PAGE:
In Saturday's Gazeta Wyborcza, there was a letter from a pensioner who'd saved several score zloty in assorted coinage, and then tried to change them in a bank. He was quoted 20 zł for the service. Where's the incentive for children to hoard coins in piggy-banks, thus getting into the saving habit?
When still living in London, I would turn out all the loose change from my pockets at the end of the working day and, when I had, say a few fivers in silver or a couple of pounds in copper, I’d bag them up and take them to the bank, where the coins would be weighed and the cashier would hand me over a banknote to the same value, or credit the money to my current account. A weighing machine, present at every window of every bank on every high street, could distinguish whether a bag purporting to be ‘Five Pounds Silver’ contained exactly fifty 10p or twenty-five 20p coins. Attempts at cheating the system centred around the inclusion of Irish 10ps or 20ps when the Punt was having one of its weaker spells. Cashiers were instructed to peer through the clear plastic, looking for images of harps or Eamonn de Valera on otherwise identically-sized coins. Other than this, in the UK, the system worked well.
In Poland, there are no plastic bags saying ‘10 zloty in 20 grosze pieces’, no infrastructure of weighing machines. I asked at PKO BP bank about cashing in small coins and got the following answer: "Come with your coins in the early mid-morning on a Tuesday or Wednesday, though neither at the beginning nor end nor indeed the middle of the month and we’ll count them for you." [Subtext: Don’t bloody bother].
All of this means that year on year (and it's been 15 years since Poland reintroduced coins into circulation), the amount of coinage sitting around in Polish homes has been growing and growing. And since there's NO WAY that the minting of a one or two grosz coin can cost less than face value, the NBP is reluctant to mint more. The upshot is a shortage of small denomination coins.
Which we all feel when shopping. "Czy Pan nie ma drobnych?" is an all-too frequent refrain in shops and cafes. The instinctive answer of Brits - "it's the responsibility of the shop, not the shopper, to carry a cash float" - should be met with the riposte "it's the responsibility of the National Bank of Poland to assure the free circulation of small denomination coinage throughout the economy."
There is a very simple and cheap answer, simpler and cheaper than installing scales in banks. Scrap the one and two grosz coins altogether. Let the smallest denomination be five grosze. At a stroke, all those long hours wasted in księgowość and in tax offices because there's a grosz or two missing in the management accounts, will become a thing of the past. Inflation will fall, because retailers will be forced to cut prices from 1zł 99. to 1zł 95. The cost of handling and accounting for these tiddly coins will fall. The smallest Polish coin will be worth around one British penny and slightly more than one eurocent. Logical eh?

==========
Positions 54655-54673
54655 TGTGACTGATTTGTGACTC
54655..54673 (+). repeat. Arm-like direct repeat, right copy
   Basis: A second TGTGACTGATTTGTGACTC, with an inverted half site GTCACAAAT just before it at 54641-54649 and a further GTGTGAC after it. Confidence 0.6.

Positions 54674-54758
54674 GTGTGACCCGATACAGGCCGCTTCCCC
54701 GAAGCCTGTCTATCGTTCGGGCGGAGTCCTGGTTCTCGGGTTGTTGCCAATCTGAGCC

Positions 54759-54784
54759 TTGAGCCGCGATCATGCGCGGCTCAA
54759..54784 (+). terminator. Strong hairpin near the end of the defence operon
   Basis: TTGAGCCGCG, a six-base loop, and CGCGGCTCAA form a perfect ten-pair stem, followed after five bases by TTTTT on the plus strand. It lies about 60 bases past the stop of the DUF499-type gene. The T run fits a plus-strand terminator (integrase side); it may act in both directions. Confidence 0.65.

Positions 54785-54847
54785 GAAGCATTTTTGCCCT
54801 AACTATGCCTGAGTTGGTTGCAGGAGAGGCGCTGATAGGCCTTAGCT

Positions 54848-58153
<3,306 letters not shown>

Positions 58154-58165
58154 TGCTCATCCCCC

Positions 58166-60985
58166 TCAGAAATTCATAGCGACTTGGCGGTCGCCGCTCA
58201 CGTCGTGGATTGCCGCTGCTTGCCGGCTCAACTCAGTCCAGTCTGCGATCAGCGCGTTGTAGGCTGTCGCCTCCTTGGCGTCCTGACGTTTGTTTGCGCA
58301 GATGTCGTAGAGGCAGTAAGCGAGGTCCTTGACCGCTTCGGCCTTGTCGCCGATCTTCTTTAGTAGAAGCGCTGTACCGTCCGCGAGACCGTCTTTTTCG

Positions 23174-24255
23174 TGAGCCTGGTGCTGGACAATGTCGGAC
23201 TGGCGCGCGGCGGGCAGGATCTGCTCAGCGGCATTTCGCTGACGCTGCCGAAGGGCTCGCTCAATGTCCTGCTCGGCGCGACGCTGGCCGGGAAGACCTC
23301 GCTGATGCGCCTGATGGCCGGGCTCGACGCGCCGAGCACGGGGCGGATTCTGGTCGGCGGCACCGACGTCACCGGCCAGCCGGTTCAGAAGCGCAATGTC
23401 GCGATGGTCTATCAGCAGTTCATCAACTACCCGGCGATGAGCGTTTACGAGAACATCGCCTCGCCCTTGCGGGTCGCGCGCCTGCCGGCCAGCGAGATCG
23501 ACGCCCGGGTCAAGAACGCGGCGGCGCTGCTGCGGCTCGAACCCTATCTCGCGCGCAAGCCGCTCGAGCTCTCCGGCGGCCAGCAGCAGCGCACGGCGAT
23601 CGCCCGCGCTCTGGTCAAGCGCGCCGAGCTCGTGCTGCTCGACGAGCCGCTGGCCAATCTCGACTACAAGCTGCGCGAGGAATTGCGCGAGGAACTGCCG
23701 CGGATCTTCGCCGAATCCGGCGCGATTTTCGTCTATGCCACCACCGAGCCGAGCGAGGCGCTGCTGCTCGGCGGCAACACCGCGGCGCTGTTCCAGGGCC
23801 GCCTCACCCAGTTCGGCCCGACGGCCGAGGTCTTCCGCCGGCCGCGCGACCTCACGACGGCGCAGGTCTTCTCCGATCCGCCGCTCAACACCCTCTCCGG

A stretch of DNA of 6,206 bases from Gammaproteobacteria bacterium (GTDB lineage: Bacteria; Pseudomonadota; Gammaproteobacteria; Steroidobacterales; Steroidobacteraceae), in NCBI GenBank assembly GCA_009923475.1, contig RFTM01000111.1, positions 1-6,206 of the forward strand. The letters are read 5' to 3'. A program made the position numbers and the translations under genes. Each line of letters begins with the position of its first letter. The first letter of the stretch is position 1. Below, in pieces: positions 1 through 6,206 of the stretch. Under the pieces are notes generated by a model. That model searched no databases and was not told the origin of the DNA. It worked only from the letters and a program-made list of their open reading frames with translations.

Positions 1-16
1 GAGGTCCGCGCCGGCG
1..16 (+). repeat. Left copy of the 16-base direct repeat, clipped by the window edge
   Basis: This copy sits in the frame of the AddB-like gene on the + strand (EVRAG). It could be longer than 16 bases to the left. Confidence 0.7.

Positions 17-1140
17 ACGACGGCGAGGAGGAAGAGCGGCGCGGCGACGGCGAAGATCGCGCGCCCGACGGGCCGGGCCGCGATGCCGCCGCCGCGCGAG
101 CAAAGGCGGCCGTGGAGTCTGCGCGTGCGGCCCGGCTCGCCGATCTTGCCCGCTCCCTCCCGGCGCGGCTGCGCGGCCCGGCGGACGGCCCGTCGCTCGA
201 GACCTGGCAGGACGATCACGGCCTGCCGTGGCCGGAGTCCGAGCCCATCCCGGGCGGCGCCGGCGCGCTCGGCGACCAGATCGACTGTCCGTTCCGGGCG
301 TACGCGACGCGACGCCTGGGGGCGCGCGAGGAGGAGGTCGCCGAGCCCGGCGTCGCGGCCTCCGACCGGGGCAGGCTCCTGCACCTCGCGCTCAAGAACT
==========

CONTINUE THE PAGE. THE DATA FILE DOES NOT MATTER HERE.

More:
[Photo taken with Nikon D80 and my old 55mm f3.5 Nikkor macro lens. Said to be one of the sharpest lenses ever made for the 35mm camera. Being able to use old Nikkors on new digital Nikons is a wonderful feature.]
Tuesday, 19 May 2009
Last night I dreamt I was in North West London, with the children (Moni is seven and Eddie is four. They are always this age in my dreams. And for years I've always been in my mid-30s. This is, in itself, interesting).
But it's the location that's significant; it's this aspect of dreams I want to explore in this post. While there were no distinctive landmarks featured in my dream, the look and feel of the environment was quite clearly North West London. Anywhere between Cricklewood and Edgware. This was neither West London, nor was it North London. London's suburbs have distinct characters. A native Londoner doesn't need to map to know which part of the capital he's in. A landscape of brick railway arches where the Underground runs above street level, rows of ethnic shops, plane trees, bus stops.
In this respect my dreams are like my flashbacks. The 'look and feel', the atmosphere, the sense of the place, the klimat, the zeitgeist and platzgeist - is all there, though the details may not match. Unlike flashbacks, which are static references to a time and place, dreams are dynamic and include narratives that will often yield curious plots or occurrences. In this one, we're in a small DIY shop. We notice some other customers talking Polish to one another. Then two people at the counter asked whether three rolls of wallpaper could be wrapped up and posted to Poland. The shop assistant answered in Polish. It then occurred to me that all eight people in this shop were in fact all from Poland. But really, this particular detail is neither here nor there, as this was but one fragment of a longer, rambling dream, all set in the same location. What matters is the spirit of place, the spirit of North West London.
Sometimes my dreams feel (while I'm dreaming them) to have an uncanny geographic precision; last week I dreamt of a newsagent's, on the Boston Road, Hanwell London W7. In my dream, it was situated on the corner, at the end of the row of shops just across the road and to the north of Boston Manor Underground station. In reality (courtesy of Google Maps Street View*) I can see that a) there's no street corner here - there's a row of flats, and b), it's not a newsagent's but a dry cleaner's. So my 'remote viewing' is close, but not accurate.